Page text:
The Rise of the Super-Rich
Key Excerpts from Article on Website of New York Times
Posted: November 11th, 2006
Income inequality used to be about rich versus poor, but now it's increasingly a matter of the ultra rich and everyone else. New figures show that from 2003 to 2004, the latest year for which there is data, the richest Americans pulled far ahead of everyone else. In the space of that one year, real average income for the top 1 percent of households...grew by nearly 17 percent. For the remaining 99 percent, the average gain was less than 3 percent, and that probably makes things look better than they really are, since other data...indicate that the average is bolstered by large gains among the top 20 percent of households. The top 1 percent of households enjoyed 36 percent of all income gains in 2004, on top of an already stunning 30 percent in 2003. A recent study done for the Business Roundtable(pdf)...shows that median executive pay at 350 large public companies was $6.8 million in 2005. According to the Wall Street Journal, that's 179 times the pay of the average American worker. The study's calculation of executive pay is widely criticized as an understatement. In 2003, the latest year for which figures are available, the top 1 percent of households owned 57.5 percent of corporate wealth. The top 10 percent of households had 46 percent of the nation's income. The top 1 percent of households had 19.5 percent. [For] the bottom 60 percent, average income grew by [a total of] less than 20 percent from 1979 to 2004, with virtually all of those gains occurring from the mid- to late 1990's. Before and since, real incomes for that group have basically flatlined.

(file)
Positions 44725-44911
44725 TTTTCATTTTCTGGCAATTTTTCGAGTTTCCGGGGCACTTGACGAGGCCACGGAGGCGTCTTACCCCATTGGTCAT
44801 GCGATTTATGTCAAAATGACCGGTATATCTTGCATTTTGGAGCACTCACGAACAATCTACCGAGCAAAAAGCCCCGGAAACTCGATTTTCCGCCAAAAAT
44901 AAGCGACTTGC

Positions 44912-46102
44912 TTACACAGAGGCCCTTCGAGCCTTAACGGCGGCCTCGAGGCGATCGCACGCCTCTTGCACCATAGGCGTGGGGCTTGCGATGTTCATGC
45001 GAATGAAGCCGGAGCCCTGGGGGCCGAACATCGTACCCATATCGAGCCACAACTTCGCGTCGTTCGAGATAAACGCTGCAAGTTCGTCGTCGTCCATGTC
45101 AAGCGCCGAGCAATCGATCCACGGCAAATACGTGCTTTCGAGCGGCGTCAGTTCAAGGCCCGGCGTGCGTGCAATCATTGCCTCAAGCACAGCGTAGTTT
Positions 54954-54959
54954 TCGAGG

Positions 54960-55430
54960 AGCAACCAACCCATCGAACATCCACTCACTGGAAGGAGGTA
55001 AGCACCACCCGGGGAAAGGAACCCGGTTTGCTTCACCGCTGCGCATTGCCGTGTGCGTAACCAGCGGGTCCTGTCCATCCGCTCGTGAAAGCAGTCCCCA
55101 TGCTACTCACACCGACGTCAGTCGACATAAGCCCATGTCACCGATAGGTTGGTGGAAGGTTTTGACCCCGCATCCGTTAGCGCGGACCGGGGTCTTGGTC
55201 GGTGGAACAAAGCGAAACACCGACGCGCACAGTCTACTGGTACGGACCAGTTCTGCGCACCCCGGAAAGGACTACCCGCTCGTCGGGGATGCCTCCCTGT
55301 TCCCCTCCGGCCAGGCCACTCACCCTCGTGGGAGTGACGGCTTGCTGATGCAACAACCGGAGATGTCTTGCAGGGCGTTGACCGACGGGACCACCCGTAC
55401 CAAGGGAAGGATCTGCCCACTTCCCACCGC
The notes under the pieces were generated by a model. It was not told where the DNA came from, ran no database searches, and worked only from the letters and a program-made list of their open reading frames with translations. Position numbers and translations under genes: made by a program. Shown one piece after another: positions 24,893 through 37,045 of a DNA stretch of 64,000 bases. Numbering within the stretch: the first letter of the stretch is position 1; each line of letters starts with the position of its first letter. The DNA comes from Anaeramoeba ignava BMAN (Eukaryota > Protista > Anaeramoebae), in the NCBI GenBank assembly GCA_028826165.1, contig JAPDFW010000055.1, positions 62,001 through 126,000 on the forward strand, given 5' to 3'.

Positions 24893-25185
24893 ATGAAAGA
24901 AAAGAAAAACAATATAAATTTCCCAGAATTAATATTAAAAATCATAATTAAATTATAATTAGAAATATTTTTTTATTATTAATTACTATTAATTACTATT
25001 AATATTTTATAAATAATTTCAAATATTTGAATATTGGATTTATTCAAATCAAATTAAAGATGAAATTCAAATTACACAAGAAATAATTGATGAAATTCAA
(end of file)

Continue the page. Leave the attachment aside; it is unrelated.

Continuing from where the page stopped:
Note: For a related New York Times article on how the current administration is planning to eliminate the jobs of nearly half of the lawyers at the Internal Revenue Service who audit tax returns of some of the wealthiest Americans, click here.